Anyone from New York knows that New York is really made up of two states: upstate and downstate. Some will even put a finer point on this and claim that New York City is distinct from downstate and the same can be said of New York’s electricity markets. Today, there are two factors that have a significant impact on the price of electricity throughout New York. One of those factors is tied to regulatory developments in Albany and the other is connected to the way capacity has been trading across the state.
Lingering doubts about whether the state’s proposed carbon pricing plan can be implemented has put downward pressure on wholesale electricity prices. In 2018, a plan was developed that would combine the state’s competitive electricity markets with its aggressive carbon reduction goals. This proposal would create a premium on electricity produced from fossil fuel power plants. This plan to align the wholesale power markets with the state’s public policy objectives is known as carbon pricing. Initially, the goal was to implement carbon pricing in 2022. However, doubts have been raised about whether the carbon pricing plan can be implemented. These questions have put downward pressure on electricity prices across the state and especially in New York City.
Figure 1 shows the trading history for electricity in calendar years 2020 to 2025 in New York City. The sharp increase in power prices across the state in May 2018 coincided with the release of its carbon pricing proposal. Electricity futures in New York City immediately rose by approximately 35%. Similar cost increases were observed in other regions of New York State because of the large number of fossil fueled power plants in the state. Since May, wholesale electricity prices have fallen almost as quickly as they rose after the carbon pricing proposal was first announced. Over the last 3 months, wholesale prices have remained flat with average wholesale prices of approximately $40/MWh. This same trend is applicable for upstate New York too. In the Rochester area, wholesale prices started to fall last spring and are now averaging between $23 and $27/MWh across calendar years 2020 to 2025.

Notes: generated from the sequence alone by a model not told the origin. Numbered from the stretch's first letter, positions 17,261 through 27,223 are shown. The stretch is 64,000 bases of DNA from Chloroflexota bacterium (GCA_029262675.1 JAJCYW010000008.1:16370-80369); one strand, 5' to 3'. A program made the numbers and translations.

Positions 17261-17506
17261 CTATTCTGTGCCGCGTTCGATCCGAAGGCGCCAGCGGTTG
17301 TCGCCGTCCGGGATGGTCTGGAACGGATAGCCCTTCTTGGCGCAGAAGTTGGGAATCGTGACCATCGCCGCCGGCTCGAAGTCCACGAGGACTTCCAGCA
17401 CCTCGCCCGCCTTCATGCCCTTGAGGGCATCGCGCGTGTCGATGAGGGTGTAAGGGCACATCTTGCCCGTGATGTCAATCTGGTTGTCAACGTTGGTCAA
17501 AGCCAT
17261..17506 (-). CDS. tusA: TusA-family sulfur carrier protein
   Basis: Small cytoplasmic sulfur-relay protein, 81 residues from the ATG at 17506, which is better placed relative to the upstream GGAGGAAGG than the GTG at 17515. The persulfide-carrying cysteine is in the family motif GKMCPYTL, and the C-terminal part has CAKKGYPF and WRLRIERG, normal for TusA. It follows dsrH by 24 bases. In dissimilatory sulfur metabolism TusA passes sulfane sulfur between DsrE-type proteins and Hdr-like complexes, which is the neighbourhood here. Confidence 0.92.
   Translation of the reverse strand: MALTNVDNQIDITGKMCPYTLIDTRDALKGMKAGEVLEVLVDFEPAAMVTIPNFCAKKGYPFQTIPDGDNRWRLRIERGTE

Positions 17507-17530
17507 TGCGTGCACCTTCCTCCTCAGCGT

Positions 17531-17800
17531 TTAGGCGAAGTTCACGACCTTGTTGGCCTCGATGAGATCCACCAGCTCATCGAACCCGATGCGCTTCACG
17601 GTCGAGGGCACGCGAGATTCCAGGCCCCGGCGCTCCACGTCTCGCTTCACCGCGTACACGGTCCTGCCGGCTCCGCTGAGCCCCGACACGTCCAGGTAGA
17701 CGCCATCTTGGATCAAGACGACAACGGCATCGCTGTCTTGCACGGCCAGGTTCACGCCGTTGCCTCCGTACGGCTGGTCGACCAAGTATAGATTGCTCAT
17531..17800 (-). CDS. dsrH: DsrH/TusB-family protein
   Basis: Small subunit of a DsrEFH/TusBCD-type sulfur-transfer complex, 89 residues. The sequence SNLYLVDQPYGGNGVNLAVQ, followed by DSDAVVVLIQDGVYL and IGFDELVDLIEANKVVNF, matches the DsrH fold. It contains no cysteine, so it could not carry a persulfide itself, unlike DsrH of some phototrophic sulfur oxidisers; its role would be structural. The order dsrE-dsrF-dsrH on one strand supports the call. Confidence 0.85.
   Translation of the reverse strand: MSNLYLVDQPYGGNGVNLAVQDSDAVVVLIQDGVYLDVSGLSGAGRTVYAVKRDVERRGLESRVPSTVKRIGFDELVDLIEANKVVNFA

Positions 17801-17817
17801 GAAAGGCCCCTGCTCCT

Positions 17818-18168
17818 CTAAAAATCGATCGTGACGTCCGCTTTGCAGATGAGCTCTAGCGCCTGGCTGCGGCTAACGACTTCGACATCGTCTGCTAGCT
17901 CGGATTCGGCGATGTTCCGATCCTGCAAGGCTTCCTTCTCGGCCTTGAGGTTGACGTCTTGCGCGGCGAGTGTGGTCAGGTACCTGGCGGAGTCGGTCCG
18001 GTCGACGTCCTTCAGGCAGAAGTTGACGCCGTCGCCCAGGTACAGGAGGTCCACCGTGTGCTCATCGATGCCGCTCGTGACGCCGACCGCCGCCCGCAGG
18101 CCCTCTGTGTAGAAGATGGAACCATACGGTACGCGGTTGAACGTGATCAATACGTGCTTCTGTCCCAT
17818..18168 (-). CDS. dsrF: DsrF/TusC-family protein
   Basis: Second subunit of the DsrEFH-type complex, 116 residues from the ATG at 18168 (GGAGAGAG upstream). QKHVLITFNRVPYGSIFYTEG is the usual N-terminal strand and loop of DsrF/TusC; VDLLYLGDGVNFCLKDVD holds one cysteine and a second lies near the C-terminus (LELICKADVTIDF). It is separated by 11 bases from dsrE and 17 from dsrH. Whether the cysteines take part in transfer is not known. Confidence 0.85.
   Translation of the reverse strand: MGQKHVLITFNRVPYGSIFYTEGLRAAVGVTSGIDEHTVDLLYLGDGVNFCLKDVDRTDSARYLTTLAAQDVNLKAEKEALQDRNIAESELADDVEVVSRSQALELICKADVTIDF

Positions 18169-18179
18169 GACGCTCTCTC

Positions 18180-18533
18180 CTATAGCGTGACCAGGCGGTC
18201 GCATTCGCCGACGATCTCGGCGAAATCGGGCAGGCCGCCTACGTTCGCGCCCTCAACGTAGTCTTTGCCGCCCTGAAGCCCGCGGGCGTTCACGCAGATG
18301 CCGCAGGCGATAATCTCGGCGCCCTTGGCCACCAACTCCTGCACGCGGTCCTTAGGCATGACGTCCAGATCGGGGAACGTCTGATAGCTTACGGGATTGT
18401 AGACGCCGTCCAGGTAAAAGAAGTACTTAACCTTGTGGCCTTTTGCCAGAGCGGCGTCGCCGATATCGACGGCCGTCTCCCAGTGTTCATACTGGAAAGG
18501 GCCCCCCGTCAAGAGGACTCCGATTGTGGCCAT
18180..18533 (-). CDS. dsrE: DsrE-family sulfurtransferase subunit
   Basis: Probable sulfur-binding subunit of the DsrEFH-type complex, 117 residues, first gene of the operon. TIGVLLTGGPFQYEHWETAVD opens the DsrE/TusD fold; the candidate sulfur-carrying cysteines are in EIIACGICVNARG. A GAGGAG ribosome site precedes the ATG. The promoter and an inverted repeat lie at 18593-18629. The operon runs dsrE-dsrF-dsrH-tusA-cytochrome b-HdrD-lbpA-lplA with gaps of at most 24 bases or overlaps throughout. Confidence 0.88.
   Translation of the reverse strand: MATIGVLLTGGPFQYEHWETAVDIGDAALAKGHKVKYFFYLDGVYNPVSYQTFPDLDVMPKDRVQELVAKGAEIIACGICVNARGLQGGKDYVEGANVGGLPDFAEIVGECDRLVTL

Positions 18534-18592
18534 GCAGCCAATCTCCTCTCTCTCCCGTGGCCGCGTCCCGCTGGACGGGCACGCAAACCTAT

Figure 1: Calendar Year Wholesale Prices, by 5
Unfortunately, falling wholesale prices have not necessarily translated into lower retail electricity prices – especially in New York City. One reason for this is a rally in the downstate capacity markets.
Capacity is a commitment by an electricity generator to provide electricity when it is needed for a specific period of time to ensure there is enough supply to meet the demand. In many ways, capacity is like an insurance payment that is paid in advance to ensure that electricity supply and demand are in balance. Capacity can range from 15% to 45% of a retail electricity price, depending on the location. Lately, capacity prices in Upstate New York have been falling, while capacity prices in New York City have been rallying.
Figure 2 shows how capacity prices upstate (orange line) compared with capacity prices in New York City (blue line). This clearly shows that for the last five years, capacity prices have fallen throughout the state. However, this summer’s capacity auction prices cleared at their highest level in New York City in four years, and this winter’s prices are also slightly higher than last winter’s auction results. Today in New York City, capacity is approximately 45% of a retail electricity price. There are other non-energy cost components that have also contributed to higher retail costs in addition to capacity. These components include Zero Emissions Credits (ZECs), Offshore Renewable Energy Credits (ORECs) and Renewable Portfolio Standards (RPS). Collectively, these three components can account for an additional 0.5¢/kWh.
Figure 2: New York Monthly Capacity Auction Results, by 5
In upstate New York, falling forward prices and capacity prices have created good purchasing opportunities. However, in New York City, opportunities created by falling forward prices have been offset by the recent rally in the capacity market and other non-energy cost components.